‘Ramen Heads’ is an enjoyable jaunt targeted at a niche fanbase
People often take for granted things that are a part of their everyday lives and ignore their meaningful origins in lieu of more pressing details like jobs and family.
“Ramen Heads,” named after the group of die-hard foodies that make ramen a cornerstone of their lives, is the first film from TV documentary director Koki Shigeno. It delves into an important aspect of everyday life in Japan that may get overlooked: ramen.
The first 40 minutes of the documentary act as a biographical introduction to award-winning ramen chef Osamu Tomita. Tomita is eccentric and takes his craft very seriously, but simultaneously discusses at great lengths his love for cooking ramen and what led him down that path.
The documentary skillfully walks viewers through what goes into making a bowl of ramen. Tomita is extremely forthcoming with his methods -- a trait that is apparently not shared among many ramen chefs -- and he is a great guide for this first half of the documentary.
The viewer is shown how the broth and noodles are made as well as the numerous additional ingredients that need to be imported from different parts of Japan in order to make Tomita’s legendary bowl. The process itself is engaging and provides another insight into Tomita’s meticulous methods: he combines a number of different broths and uses several different flours to make his noodles.
Given his pedigree, Tomita has many apprentices who train under him in hopes of opening their own ramen shops someday. The apprentices are also given a spotlight to further flesh out their mentor, describing him (lovingly) as a very difficult and expectant teacher, criticizing even the slightest mistakes.
What is confusing about this documentary is its inconsistency. After what seemed to be a feature based solely on Tomita, a self-proclaimed ramen head and his cult-like fanbase, the filmmakers shift sharply and start to traverse all over Japan exploring the methods used by different chefs.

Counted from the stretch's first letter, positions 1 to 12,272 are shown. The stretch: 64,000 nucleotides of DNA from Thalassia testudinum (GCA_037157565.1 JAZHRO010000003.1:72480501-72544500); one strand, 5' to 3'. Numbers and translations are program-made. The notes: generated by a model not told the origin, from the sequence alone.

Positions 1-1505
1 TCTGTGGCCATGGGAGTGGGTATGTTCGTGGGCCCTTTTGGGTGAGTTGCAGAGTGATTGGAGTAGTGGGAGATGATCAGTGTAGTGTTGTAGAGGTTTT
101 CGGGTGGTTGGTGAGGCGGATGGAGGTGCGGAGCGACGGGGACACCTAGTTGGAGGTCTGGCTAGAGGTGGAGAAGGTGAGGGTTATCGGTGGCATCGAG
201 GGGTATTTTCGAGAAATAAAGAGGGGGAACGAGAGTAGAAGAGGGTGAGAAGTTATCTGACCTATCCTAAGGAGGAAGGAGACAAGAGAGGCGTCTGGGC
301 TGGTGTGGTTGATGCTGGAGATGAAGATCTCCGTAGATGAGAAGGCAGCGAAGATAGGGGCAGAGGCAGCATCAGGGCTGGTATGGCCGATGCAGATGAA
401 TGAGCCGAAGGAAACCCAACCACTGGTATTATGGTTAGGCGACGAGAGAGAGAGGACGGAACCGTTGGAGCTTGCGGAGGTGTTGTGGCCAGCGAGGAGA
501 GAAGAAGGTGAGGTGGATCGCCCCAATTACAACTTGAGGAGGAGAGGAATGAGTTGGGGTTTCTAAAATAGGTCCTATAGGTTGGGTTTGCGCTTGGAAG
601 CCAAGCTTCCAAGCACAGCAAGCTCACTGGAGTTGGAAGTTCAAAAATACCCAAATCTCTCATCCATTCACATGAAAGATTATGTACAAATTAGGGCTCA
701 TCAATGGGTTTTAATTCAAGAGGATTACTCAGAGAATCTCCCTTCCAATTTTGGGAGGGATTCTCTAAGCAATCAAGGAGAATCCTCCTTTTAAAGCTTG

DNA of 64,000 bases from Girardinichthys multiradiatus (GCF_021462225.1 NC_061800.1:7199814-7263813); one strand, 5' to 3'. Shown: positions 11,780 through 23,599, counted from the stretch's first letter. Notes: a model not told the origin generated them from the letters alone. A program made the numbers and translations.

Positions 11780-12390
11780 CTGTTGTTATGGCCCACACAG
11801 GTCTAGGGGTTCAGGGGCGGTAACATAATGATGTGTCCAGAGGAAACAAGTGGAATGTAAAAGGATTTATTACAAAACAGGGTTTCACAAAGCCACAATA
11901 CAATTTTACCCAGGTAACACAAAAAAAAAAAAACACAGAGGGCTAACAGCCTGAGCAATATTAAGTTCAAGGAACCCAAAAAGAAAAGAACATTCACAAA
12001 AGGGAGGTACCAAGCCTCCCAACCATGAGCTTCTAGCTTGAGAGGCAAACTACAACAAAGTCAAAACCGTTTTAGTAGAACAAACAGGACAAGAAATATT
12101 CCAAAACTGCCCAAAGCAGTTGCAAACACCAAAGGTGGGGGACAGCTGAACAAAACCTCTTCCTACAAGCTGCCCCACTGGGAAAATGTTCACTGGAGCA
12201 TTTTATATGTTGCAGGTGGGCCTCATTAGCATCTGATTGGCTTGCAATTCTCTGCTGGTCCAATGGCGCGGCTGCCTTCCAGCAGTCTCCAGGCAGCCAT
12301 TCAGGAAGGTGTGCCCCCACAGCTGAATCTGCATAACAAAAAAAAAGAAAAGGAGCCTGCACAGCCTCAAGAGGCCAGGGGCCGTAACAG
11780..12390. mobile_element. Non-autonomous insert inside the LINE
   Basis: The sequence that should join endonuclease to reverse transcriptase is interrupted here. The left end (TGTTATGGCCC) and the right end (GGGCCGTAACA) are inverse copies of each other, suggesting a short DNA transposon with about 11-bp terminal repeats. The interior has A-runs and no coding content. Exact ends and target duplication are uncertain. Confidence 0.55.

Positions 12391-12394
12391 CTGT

In this 30-minute intermission from Tomita, the viewer is introduced to about a half-dozen more ramen shops, which serve as vignettes into different methods and styles of making ramen.
This is quickly followed by a montage explaining the history and origins of ramen in Japan. It is well-crafted and concise, but its positioning in the waning half of the film makes it seem out of place. It could have been just as effective at the beginning of the film, as it does a great job of explaining the spectrum of styles in ramen-making.
After this strange second act, the film returns to Tomita, where the filmmakers provide some insight into the chef’s life outside the shop. This ultimately serves no other purpose than to illustrate the normalcy of this apparent ramen icon. Besides a penchant for flashy style -- Tomita sports a rather flamboyant Louis Vuitton jacket around Japan -- he lives a relatively mundane life with his wife and children. Reflective of his obsession, he spends his free time poring over ramen magazines for tips and visiting the shops of his past apprentices.
With the life and practice of Tomita well-examined, there is little left to explore. The film concludes with Tomita and two of his friends -- also celebrated ramen chefs -- joining forces to craft a once in a lifetime experience for ramen heads all over Japan. The three decide to combine the strengths from all of their signature bowls to create a unique super-ramen. While nothing new is learned here, the viewers get to watch the old friends have fun while using some of the most expensive ingredients in the country.
The result is a seemingly mythical bowl of ramen, which attracts lines of ramen heads going well outside the doors of the cramped ten-seat ramen shop. Many of the patrons had woken up before the sun rose to even have an opportunity of tasting this one-time dish. While this closing segment isn’t insightful, it is fun.
“Ramen Heads” explores a fascinating subculture of Japanese cuisine, but doesn’t offer much insight into ramen itself. It is more successful as a profile of a lone ramen chef than it is as an all-encompassing dive into Japanese foodie culture. There is something here for everyone, but will certainly be more successful as a cult-classic for ramen heads at home.
Ramen Heads was released March 23rd exclusively at Landmark’s E Street Cinema
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